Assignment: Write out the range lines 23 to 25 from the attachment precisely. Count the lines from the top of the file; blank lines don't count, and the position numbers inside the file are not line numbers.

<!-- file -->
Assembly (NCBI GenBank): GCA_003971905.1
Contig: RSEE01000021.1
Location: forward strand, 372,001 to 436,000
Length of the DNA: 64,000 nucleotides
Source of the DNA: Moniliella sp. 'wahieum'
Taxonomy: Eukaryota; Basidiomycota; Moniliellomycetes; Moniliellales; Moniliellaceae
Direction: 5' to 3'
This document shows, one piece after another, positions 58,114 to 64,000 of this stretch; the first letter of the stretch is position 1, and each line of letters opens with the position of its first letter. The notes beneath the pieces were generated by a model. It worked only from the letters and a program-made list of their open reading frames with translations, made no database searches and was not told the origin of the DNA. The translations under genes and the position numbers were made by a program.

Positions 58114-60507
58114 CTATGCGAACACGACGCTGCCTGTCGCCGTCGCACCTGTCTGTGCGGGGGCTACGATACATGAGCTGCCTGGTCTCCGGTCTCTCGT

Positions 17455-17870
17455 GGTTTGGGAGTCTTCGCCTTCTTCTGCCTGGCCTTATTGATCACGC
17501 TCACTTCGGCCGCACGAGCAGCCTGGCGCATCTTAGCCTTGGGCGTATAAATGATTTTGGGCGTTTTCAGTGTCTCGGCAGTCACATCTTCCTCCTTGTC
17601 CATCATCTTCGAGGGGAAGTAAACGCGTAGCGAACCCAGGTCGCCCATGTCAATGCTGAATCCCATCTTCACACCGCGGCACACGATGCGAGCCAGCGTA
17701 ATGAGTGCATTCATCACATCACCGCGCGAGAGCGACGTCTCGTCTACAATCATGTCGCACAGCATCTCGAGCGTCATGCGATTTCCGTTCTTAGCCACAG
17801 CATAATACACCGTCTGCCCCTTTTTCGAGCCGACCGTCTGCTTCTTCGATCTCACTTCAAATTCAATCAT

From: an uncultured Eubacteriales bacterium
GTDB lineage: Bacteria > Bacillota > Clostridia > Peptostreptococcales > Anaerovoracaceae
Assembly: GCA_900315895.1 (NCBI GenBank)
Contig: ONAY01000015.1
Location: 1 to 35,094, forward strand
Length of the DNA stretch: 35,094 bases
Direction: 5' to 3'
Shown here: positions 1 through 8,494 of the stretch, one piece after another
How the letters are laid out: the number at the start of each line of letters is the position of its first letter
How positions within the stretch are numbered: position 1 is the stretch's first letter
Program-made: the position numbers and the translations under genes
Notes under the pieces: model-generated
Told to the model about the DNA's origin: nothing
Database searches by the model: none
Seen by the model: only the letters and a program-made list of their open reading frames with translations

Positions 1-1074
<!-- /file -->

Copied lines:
Direction: 5' to 3'
Shown here: positions 1 through 8,494 of the stretch, one piece after another
How the letters are laid out: the number at the start of each line of letters is the position of its first letter